Remember all of the new APIs that developers now have access to? A couple of them are only available to applications distributed via the Mac App Store. The big one is iCloud. Any application that interfaces with or uses iCloud is required to be in the MAS. It's the tradeoff you make when you start using Apple's cloud storage as a selling feature of your application. There are ways around this requirement (you could decouple any cloud storage features from your main application and simply offer the former through the app store) but it's a bifurcation of the Mac software feature set for the most part.

The notification story is a little different.

New Notifications API & Interface

Revamping notifications was a major part of the iOS 5 update last year and Apple decided to bring some of that to OS X. Mountain Lion sports a new iPad-like notification center that's accessible by performing a right to left, two finger swipe on a multitouch trackpad. The gesture is unique in that it's the first gesture that must be started at the very edge of the trackpad. A two finger right-left swipe starting in the middle or even an inch from the border of the trackpad is different entirely. To bring up the notifications menu you have to start the gesture at the very edge of the trackpad. It's easier to just start swiping off of the trackpad first, allowing the gesture to then continue onto the trackpad surface. The notification center gesture is very reminiscent of the PlayBook/webOS bezel gestures that have similar requirements for starting outside or at the beginning of the touch area.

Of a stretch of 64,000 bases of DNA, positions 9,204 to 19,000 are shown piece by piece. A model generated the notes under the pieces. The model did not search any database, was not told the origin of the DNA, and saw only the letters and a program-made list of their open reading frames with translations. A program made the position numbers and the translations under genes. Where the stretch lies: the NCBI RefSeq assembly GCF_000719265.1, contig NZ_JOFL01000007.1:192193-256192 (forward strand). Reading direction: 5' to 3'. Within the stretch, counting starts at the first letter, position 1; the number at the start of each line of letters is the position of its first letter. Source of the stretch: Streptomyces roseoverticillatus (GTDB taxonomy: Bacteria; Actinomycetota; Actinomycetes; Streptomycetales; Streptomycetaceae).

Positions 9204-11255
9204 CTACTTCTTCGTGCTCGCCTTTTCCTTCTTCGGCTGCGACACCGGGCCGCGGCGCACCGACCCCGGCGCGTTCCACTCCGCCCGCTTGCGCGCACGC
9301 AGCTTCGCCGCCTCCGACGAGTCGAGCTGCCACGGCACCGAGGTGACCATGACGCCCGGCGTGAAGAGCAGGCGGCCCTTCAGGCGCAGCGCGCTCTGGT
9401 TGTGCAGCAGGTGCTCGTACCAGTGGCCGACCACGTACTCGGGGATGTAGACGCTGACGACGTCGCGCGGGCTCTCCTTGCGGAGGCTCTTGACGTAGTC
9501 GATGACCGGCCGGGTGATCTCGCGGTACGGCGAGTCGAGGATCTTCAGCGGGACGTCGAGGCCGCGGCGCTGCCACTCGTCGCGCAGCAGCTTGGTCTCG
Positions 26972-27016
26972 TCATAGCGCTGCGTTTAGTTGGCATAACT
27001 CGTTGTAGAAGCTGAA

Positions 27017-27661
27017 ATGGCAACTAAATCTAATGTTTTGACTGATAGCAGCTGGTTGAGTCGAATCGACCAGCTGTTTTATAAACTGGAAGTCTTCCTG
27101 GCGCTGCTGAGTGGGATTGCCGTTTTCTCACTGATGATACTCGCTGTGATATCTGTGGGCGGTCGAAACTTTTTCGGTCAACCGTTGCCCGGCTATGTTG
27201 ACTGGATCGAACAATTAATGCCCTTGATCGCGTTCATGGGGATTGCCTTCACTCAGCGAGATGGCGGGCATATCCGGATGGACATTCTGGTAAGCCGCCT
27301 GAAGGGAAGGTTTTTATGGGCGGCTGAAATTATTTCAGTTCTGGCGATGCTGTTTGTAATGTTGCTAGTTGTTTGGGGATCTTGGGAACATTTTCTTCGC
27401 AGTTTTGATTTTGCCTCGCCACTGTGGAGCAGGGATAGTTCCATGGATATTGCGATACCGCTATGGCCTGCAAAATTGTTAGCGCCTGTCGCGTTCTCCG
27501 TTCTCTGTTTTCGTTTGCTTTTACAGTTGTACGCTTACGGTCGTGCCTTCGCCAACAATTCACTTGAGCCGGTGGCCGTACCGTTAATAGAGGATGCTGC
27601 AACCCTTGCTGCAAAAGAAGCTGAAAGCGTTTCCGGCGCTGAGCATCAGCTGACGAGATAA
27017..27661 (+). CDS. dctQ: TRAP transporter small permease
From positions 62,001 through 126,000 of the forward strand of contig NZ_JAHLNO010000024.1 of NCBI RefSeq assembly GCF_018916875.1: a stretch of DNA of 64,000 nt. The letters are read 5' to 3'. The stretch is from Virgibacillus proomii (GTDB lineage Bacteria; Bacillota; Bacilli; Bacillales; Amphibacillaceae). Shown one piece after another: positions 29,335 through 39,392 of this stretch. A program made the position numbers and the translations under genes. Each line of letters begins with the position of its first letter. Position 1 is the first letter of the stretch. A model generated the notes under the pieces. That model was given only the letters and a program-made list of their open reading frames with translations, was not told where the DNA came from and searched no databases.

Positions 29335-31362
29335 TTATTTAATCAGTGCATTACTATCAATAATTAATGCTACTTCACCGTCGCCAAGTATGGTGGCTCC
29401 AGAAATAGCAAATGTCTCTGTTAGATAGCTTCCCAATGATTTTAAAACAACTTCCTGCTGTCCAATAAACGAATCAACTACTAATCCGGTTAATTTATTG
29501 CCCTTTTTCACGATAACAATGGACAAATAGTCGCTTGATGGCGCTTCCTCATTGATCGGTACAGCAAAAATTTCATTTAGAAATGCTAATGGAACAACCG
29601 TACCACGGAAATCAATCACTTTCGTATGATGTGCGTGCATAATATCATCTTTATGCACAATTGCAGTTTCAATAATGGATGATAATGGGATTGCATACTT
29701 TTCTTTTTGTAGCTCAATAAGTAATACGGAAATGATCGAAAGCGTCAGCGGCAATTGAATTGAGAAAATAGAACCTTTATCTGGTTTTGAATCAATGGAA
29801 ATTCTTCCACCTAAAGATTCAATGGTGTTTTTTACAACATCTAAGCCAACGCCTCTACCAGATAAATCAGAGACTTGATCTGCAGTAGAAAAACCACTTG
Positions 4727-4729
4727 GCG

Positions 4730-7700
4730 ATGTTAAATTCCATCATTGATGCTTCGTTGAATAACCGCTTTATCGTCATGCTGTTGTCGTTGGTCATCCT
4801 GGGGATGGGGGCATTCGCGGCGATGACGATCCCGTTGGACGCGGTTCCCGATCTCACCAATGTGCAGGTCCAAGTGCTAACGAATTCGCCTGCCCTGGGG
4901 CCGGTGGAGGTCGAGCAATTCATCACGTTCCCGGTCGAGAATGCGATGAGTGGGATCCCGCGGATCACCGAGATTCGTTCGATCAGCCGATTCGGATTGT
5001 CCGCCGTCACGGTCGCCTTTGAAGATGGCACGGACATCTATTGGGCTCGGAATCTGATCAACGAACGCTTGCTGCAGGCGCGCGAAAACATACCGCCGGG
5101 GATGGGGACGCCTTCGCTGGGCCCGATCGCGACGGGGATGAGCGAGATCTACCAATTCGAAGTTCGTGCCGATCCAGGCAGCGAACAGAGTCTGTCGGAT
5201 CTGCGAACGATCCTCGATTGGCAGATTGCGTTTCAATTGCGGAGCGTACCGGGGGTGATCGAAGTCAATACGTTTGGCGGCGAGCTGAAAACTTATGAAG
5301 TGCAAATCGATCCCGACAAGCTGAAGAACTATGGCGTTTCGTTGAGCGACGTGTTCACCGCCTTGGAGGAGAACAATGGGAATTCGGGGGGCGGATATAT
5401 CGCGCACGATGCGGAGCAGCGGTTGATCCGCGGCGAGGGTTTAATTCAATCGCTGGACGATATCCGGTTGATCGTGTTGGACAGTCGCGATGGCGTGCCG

Notifications are summarized in the notification center but as they happen they appear in a little box in the upper right of your screen. You can configure notifications to accumulate or automatically disappear after a short period of time. Growl users have had something similar for a while now, but Apple is now officially offering a native notification service to all developers.

There's been a bit of confusion about the new notifications API (NSUserNotification) and whether or not it's available to applications not in the Mac App Store. Local notifications using the new API are available to third party apps regardless of their distribution model (they don't need to be in the Mac App Store). Push notifications on the other hand currently require that the application is distributed only through the Mac App Store. The key word is currently because a lot of Mountain Lion decisions have yet to be finalized. I wouldn't be too surprised if Apple decides to open up push notifications, in some form, to third party applications not distributed through the app store.